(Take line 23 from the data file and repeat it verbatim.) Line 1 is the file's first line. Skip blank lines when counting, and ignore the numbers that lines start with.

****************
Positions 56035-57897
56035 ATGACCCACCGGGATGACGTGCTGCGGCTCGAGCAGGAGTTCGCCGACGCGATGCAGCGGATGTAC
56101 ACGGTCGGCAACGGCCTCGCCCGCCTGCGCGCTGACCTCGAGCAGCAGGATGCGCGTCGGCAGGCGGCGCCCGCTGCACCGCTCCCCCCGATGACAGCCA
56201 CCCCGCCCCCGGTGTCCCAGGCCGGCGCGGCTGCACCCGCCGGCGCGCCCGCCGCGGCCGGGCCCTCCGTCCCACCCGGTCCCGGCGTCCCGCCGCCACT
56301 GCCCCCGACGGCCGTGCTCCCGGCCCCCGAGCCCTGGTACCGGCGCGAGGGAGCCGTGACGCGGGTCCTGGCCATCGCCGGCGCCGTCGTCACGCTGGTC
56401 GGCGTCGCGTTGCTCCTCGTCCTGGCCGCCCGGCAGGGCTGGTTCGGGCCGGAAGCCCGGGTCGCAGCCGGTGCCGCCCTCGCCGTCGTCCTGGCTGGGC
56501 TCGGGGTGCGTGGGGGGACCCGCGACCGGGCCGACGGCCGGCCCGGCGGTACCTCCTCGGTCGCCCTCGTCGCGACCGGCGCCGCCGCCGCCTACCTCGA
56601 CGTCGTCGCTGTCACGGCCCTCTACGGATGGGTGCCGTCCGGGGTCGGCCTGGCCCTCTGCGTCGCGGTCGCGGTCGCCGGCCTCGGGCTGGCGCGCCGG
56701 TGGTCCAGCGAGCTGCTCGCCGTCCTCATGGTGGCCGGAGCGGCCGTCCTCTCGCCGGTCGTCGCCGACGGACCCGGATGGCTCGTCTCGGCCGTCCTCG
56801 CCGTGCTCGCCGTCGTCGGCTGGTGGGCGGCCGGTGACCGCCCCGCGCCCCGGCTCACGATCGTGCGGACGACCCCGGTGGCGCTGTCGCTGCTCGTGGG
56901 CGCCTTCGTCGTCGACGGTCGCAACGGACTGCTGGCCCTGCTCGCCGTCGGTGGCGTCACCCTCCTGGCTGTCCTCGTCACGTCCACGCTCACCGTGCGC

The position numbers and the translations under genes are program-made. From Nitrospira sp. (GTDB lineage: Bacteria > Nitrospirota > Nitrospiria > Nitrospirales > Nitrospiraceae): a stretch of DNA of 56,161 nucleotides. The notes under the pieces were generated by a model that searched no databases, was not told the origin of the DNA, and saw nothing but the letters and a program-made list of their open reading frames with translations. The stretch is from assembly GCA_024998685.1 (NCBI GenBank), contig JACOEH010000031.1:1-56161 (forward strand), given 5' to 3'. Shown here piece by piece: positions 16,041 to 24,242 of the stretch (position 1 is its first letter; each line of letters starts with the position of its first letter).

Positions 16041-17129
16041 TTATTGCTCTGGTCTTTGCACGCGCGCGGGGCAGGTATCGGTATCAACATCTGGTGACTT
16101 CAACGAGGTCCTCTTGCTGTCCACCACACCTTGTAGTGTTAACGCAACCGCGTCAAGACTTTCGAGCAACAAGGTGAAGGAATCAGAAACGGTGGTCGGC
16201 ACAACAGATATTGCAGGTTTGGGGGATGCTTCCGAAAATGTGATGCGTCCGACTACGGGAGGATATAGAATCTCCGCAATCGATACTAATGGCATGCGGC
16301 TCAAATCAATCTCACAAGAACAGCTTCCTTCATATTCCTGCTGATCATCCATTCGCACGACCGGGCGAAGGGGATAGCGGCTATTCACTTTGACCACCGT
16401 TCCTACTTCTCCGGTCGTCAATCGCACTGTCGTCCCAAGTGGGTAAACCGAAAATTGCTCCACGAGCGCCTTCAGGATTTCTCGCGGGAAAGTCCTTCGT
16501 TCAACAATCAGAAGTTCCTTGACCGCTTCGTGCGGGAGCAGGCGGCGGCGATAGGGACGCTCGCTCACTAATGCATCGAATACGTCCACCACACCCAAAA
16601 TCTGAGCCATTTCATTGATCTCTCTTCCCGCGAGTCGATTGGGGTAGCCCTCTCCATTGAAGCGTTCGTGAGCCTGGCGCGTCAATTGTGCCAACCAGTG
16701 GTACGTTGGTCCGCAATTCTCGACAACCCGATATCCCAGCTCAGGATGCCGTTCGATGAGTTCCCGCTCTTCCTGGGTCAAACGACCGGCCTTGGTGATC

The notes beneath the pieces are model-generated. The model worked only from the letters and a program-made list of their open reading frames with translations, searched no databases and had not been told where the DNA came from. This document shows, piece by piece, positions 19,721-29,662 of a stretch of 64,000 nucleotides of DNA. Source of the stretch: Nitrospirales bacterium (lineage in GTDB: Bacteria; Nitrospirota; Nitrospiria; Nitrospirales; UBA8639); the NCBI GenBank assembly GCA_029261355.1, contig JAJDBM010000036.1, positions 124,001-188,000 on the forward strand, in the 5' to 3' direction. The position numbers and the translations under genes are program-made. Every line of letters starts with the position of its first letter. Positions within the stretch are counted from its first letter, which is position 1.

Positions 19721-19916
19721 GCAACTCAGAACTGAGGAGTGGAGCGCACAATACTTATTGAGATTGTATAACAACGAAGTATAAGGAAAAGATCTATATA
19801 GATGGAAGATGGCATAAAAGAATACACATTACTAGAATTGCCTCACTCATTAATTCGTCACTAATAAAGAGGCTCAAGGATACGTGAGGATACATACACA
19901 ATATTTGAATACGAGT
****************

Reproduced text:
Positions 19721-19916